Intimidated by cooking with phyllo dough? Here are three recipes to get you started. By Michelle Walch
Why on earth is a health and wellness blogger featuring phyllo dough recipes? Even the minimal amount of butter required is probably not good for someone watching their fat intake. Butter is needed to prevent the phyllo from drying out and giving the final product the delightful crispyness on the top layer. I suggest a few hacks: cut the butter with coconut oil or use spray oil on each sheet of phyllo. And if you are into keto, might I suggest using ghee (clarified butter. Read about the benefits of ghee here.
I fell in love with spanakopita (Greek spinach pie) many years ago. But the thought of making it was daunting. I studied the recipe in the Moosewood Cookbook (the go-to cooking tome during my faux -hippie University of Oregon days). Handling the phyllo dough seemed like a delicate operation. I was nervous I would let these dainty pastry sheets dry out before finish preparing the entree, dinner would be a failure, and everyone in the student co-op would starve and die.
No one died.
After a few years I mastered working with phyllo dough. I can make spanakopita without the recipe like a boss. I rock the pastery sheets.
What I really like about cooking with phyllo is the ability to make delicious vegetarian entrees. It is one of the best ways to get reluctant vegetable eaters to tuck in to a meal and clean the plate. Spanakopita smells like pizza when it comes out of the oven. It’s heavenly. Carnivores are even into it, and don’t miss the meat.
I devised a few other recipes with phyllo dough, with this newfound liberation. One is a mushroom pastry, which is this earthy, rich concoction. I figured out how to use peaches we froze, that grew here on our farm.
Below find my recipes for spanakopita, mushroom pastry, and peach-riccotta pastry.
Wok or large frying pan.
9” by 13” inch baking dish.
Yield: 8 servings.
About 20 sheets of phyllo dough. Note: defrost phyllo in refridgerator overnight. When ready to use, take out what you need. Lie it flat, and cover with a clean tea towel to help keep it cool. This helps prevent it from drying out, cracking and unusable. Try to keep it covered inbetween layering the sheets in the baking dish.
Half cup butter OR 1/4 cup butter & 1/4 cup coconut oil OR spray oil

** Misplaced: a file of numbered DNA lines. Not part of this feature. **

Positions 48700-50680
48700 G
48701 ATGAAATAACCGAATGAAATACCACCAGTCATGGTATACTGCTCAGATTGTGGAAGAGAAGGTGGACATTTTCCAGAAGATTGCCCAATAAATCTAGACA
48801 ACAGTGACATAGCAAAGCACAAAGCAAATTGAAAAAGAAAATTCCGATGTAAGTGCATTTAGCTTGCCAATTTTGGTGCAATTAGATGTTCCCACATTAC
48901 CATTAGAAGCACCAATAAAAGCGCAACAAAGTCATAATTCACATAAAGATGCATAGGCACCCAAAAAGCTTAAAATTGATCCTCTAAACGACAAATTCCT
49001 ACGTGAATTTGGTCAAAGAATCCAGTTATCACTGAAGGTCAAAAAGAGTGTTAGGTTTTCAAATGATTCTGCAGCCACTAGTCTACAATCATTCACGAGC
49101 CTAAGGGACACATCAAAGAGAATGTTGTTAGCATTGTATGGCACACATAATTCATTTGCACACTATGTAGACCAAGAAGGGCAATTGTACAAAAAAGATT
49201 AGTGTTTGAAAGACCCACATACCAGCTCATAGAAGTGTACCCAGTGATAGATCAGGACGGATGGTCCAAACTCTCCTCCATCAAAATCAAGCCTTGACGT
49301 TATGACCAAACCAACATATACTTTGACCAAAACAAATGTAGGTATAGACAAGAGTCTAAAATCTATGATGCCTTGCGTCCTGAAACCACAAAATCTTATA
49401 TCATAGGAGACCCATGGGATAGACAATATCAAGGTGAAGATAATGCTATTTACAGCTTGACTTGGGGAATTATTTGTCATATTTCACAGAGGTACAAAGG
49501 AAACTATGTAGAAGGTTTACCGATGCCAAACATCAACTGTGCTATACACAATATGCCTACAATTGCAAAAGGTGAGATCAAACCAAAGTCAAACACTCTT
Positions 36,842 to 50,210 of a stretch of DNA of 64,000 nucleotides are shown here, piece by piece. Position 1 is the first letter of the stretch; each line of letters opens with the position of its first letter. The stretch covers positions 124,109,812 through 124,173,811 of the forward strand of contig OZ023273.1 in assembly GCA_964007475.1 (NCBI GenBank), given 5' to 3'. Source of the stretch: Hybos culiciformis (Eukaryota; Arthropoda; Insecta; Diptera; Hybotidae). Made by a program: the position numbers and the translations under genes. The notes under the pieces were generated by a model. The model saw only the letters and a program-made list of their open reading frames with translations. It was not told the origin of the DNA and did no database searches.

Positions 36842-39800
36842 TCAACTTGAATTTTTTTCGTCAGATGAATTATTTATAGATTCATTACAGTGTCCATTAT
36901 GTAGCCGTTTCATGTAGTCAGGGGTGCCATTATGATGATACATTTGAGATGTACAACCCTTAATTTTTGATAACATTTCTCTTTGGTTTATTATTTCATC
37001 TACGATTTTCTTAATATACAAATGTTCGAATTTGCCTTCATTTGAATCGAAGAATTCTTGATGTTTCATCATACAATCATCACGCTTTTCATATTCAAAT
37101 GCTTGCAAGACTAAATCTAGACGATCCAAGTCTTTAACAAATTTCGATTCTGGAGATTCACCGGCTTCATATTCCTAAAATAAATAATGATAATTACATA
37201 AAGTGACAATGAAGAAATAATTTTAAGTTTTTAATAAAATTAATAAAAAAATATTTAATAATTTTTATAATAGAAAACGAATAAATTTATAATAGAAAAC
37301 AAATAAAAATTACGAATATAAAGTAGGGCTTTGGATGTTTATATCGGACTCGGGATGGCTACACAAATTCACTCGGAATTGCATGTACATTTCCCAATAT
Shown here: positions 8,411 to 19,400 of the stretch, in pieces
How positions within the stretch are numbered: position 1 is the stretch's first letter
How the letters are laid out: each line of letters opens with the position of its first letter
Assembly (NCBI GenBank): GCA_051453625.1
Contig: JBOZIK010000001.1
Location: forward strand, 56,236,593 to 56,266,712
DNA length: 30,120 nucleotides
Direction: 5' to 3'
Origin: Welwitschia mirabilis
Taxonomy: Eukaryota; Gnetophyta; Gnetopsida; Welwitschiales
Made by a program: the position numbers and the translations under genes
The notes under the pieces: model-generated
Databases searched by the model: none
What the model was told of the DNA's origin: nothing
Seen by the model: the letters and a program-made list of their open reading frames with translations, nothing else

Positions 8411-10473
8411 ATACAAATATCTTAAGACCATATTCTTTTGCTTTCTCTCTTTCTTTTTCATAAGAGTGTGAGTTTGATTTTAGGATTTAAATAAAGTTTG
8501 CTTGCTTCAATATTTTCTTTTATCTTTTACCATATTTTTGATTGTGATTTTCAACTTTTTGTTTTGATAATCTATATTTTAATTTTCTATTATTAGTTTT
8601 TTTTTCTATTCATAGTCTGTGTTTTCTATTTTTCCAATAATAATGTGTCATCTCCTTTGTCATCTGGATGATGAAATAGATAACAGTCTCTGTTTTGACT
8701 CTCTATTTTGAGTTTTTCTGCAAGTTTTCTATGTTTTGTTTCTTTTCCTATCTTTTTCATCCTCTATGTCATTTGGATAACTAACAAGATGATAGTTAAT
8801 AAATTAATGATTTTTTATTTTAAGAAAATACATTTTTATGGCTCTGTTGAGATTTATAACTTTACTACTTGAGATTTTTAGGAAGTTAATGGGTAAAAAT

2.5 pounds washed & shopped spinach. I use pre-washed and chopped bagged spinach.
1 yellow or Spanish onion, chopped
3 tablespoons olive oil
2 cups crumbled feta cheese (low fat or traditional)
1 teaspoon (or to taste) dried basil
1 teaspoon (or to taste) dried oregano
1 tablespoon minced garlic
Salt & pepper to taste
Prepare filling first. In a large frying pan or wok, saute onions in olive oil until soft and a bit translucent. Add about a teaspoon of salt. Add spinach. Note that spinach might overlflow the pan at first. It wilts has it is cooking. I pour a cup of water to help steam it, and speeds up the process. Cover with a lid to help compress the volume. Cook for about ten minutes or until spinach has wilted appearance. Add oregano, basil, garlic and stir into spinach. Add eggs and feta cheese. Stir mixture. Do not cook spinach mixture completely. Remove from burner. Set aside.
Melt butter or butter/coconut oil combination. Or stage oil spray. Butter baking dish. Uncover phyllo dough, remove 1 sheet. Place sheet on bottom of dish, spray; repeat with 5 phyllo sheets. Use a large spoon and put half the spinach mixture on the phyllo in baking dish. Then add 5 more phyllo sheets on top of spinach mixture. Add the rest of spinach mixture. Put the rest of the phyllo dough sheets on top of spinach mixture. Top with a bit more melted butter on top (even if using spray oil). A bit more butter helps crisp the phyllo. Tuck in the sides of the phyllo sheets so they don’t dry out while baking in the oven.
Bake at 375 F for 35 minutes. Remove from oven and let sit for 10 minutes to cool and settle. It will smell like heavenly pizza and everyone will eat it and get their vegetables and not miss meat! It’s that good.
Hack: I go fairly light on the butter when putting the phyllo on the bottom of the baking dish. The reasoning is the the moisture and oil from the spinach mixture will sink down to the bottom layers of the phylo dough, making the butter less necessary.
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See phyllo dough notes and cookware notes above. However, I tend to prepare this in an 8” by 8” dish. I make a smaller batch of the mushroom version.
3 Tablespoons olive oil or coat frying pan with spray oil
4 cups sliced mushrooms
1 chopped Spanish or yellow onion
1 tablespoon garlic
1/2 cup balsamic vinegar
1 teaspoon dry tarregon
Salt & Pepper to taste
Prepare phyllo as above.
Filling: Saute onion and mushrooms in olive oil (or spray oil). Add garlic, vinegar, tarregon, salt and pepper. Cook for about 10 minutes; correct seasonings. Remove from burner.
Place 5 phyllo sheets on bottom of baking dish. Add mushroom mixture. Add remaining phyllo sheets on top of mixture. Add a little more butter or butter/coconut oil mixture to top of phyllo.
Bake at 375 F for 30 minutes.
Peach Ricotta Pastry
Use same pans and phyllo dough preparation method as above.
10 blanched peaches, stones removed, sliced
4 cups Ricotta cheese
1/2 cup (or more if you like sweet) powdered sugar
2 Tablespoons lemon juice or use 2 Tablespoons lemon zest
Mix ricotta cheese with lemon juice and powdered sugar in a bowl. Set aside.
Layer bottom of baking dish with phyllo.
Evenly spread ricotta cheese on phyllo.
Add middle layer of phyllo.
Spread peaches on top of phyllo.
Add final layer of phyllo on top. Add melted butter. Tuck in edges of phyllo.
Bake at 375 F for 30 minutes.
Have you ever cooked with phyllo dough? Share your favorites in the comments! Need some pointers on using phyllo dough? Throw those in the comments as well.